It seems lately that school taxes, budget cuts, and balancing the two are what everyone's talking about.
There's just not enough money to go around, and no matter how you slice it someone is on the losing end. We'll need to find creative ways to help close the gaps, especially for those "non-essential" type activities. So when Best Buy's local Community Specialist Yazmin Malpica reached out to me about Best Buy's Children's Foundation community grants, I was glad to share the news.
Best Buy Community Grants are geared toward giving teens opportunities through technology. This year, the foundation will award $2.8 million to nonprofits and tax exempt public agencies, in grants averaging between $4,000 and $6,000 each, with a maximum of $10,000. Afterschool programs with a target age group between 13 and 18 are now eligible to apply also. Last year, our own East Stroudsburg based Youth Infusion was awarded a grant to further the great work they are doing through the Cavalier Justice Academy and Youth Infusion School Based Service Learning Initiative. If you're not familiar with this program dedicated to developing socially responsible, civic-minded teens, check them out at www.youthinfusion.org. The application window runs from June 1 to July 1, so time is of the essence. Eligibility requirements include:
The Best Buy Children's Foundation focuses on "programs and curricula that encourage teens to learn, experiment, collaborate and play with the latest technologies so that teens will become excited about learning and fluent with new technologies, developing skills and experiences to help them succeed in their careers, contribute to their communities and lead outstanding lives."
You can visit Best Buy's
website to complete a grant eligibility quiz and apply. You can call Yazmin Malpica directly at 484-832-2391 or the Stroudsburg Best Buy at 570-476-1421 for details. High school students (9th through 12th grade) should keep an eye out for the Best Buy scholarship program too at www.at15.com.
Best Buy is not the only corporation supporting the community.
Target is another example of a company that gives back: to the tune of 5 percent of its income to be specific. Target's focus is on art, field trips and early childhood reading programs, and Target offers grants to local K-12 schools and nonprofit organizations. This is an ideal opportunity to supplement programs that may be losing funding.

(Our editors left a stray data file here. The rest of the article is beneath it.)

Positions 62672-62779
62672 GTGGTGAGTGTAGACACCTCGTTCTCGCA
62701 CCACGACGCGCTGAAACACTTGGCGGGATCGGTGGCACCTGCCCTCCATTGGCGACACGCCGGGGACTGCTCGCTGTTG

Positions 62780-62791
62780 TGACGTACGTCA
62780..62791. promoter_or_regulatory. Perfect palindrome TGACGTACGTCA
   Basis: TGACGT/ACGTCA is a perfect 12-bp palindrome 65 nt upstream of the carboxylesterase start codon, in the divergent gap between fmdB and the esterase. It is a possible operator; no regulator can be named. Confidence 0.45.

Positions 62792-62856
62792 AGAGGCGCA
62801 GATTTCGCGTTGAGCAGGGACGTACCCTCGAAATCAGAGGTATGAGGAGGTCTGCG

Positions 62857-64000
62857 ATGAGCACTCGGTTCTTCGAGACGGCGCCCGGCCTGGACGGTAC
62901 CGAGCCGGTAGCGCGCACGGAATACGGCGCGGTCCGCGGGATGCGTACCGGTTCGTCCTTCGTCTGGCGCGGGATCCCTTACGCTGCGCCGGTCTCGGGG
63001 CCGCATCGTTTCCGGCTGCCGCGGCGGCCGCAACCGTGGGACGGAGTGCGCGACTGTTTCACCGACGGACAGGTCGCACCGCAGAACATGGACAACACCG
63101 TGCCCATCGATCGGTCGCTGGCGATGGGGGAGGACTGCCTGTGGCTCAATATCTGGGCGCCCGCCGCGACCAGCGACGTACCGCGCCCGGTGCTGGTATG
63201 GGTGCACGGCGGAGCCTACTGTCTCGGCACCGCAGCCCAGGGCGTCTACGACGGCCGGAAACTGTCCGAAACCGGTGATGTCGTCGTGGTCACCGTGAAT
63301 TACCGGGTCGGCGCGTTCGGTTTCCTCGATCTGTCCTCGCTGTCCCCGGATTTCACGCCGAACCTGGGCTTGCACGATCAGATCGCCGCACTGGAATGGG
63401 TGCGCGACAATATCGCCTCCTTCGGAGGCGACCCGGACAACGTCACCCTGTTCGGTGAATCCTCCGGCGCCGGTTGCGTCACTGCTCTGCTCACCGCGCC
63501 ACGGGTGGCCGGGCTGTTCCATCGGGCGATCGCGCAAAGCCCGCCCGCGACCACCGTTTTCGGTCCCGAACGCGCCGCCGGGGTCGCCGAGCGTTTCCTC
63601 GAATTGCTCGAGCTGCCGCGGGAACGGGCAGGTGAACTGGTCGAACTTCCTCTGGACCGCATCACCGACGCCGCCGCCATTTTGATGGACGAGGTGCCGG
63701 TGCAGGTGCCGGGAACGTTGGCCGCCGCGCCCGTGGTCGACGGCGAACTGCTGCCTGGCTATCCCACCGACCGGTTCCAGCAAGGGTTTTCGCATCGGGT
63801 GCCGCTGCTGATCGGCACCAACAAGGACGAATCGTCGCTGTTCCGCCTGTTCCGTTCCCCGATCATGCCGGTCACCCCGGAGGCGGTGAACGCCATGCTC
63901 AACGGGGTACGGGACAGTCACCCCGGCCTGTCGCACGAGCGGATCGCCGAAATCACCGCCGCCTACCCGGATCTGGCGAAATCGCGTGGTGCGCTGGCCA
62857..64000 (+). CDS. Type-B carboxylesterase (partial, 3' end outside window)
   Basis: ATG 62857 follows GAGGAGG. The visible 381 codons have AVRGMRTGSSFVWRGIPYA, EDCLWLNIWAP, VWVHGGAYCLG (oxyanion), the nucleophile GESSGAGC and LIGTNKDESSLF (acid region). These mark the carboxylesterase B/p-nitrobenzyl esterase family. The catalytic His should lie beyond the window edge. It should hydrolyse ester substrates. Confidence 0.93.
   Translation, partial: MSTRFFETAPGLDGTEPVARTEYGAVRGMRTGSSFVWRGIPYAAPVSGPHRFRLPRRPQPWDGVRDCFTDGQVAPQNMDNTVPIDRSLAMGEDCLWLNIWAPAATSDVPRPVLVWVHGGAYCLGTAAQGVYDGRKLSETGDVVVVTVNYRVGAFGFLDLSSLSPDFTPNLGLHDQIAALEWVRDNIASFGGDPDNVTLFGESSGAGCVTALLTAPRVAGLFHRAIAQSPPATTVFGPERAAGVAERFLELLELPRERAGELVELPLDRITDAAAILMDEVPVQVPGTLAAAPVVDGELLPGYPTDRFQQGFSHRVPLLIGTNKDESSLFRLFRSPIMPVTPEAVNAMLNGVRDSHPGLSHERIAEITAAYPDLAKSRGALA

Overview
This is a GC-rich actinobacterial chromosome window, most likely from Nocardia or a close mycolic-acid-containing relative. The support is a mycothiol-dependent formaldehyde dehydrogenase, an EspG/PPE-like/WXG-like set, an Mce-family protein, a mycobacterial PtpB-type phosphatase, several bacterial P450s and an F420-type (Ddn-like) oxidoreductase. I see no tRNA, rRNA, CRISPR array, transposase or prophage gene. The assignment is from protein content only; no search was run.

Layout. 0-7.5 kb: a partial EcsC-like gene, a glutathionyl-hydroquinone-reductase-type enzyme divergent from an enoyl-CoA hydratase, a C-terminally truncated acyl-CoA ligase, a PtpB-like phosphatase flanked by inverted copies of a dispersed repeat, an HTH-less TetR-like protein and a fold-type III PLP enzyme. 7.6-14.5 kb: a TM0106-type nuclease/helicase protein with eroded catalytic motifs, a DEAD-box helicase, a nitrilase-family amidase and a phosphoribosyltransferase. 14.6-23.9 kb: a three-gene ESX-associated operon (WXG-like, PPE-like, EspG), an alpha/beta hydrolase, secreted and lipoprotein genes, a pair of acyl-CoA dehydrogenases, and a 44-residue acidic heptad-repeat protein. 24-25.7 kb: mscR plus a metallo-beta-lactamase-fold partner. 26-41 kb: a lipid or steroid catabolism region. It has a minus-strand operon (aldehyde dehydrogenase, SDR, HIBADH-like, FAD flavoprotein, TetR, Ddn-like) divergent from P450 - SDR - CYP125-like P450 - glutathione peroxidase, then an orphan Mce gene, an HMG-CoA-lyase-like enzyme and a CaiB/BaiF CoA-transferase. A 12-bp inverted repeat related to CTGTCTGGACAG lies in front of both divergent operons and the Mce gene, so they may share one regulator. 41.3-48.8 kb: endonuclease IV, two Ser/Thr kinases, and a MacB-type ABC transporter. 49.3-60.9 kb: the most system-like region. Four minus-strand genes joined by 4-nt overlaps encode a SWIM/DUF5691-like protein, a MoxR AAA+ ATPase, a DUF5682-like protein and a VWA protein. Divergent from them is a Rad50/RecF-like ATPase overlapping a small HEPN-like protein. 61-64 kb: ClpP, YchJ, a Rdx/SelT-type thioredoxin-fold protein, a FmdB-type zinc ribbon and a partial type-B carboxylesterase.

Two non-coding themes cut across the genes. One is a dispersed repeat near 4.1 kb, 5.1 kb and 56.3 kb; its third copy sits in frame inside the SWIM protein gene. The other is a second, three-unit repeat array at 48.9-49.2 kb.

Each local store awards three Target Field Trip Grants annually, up to $700 each. That's one school out of 25 nationwide, not bad odds. Grants give students the opportunity to visit museums, theaters and aquariums. The application period for Field Trip Grants runs from Aug. 1 to Sept. 30.
Target's Early Childhood Reading Grants are $2,000 each, and the grant period runs from March 1 to April 30. The program is open to schools, libraries and nonprofits providing programs such as book clubs and reading events. The Arts, Culture, and Design grants, also $2,000 each with the same March 1 to April 30 submission period, support music, art, dance, drama and visual arts activities in schools. Target also sponsors free or reduced admission cultural events open to all students and their families. Somewhat locally, the Franklin Institute in Philadelphia holds Target Community Nights on the third Wednesday of each month from 5 to 8 p.m., with free admission and monthly themes. You can find more information on all three grants and community nights at www.target.com/grants. Another easy way to donate to your school through Target: If you hold a REDcard you may designate a school to receive 1 percent of your purchases at Target.
Lowe's is another supporter of schools through its Toolbox for Education program. Its focus naturally is on things such as facility enhancement and landscaping with an educational theme, and encourages projects with community spirit. Public schools and 501(c)3 parent organizations are eligible to apply for grants between $2,000 and $5,000. Some of their past winning projects include a pavilion, sustainable gardening and composting. Find project ideas and apply for a grant on their site at www.toolboxforeducation.com. The grant application period opens in mid-July and runs through Oct. 12.
Not to be overlooked, participating in the Box Tops for Education is an easy way to raise money for your school. By a quick look on the Box Tops site you can see that locally some schools earned $1,000 and others even $2,000 or more last year. The program has expanded beyond traditional box tops; you can also earn points for your school by shopping online through the site, and even by clicking through surveys and watching videos. Contact your local PTO or sign up online at www.boxtops4education.com. You don't have to be the parent of a young student. Erin Baehr is a certified financial planner and owner of Baehr Family Financial, a fee-only financial planning firm in Stroudsburg (www.YourMoneyEveryday.com). Baehr can be reached at Facebook.com/YourMoneyEveryday.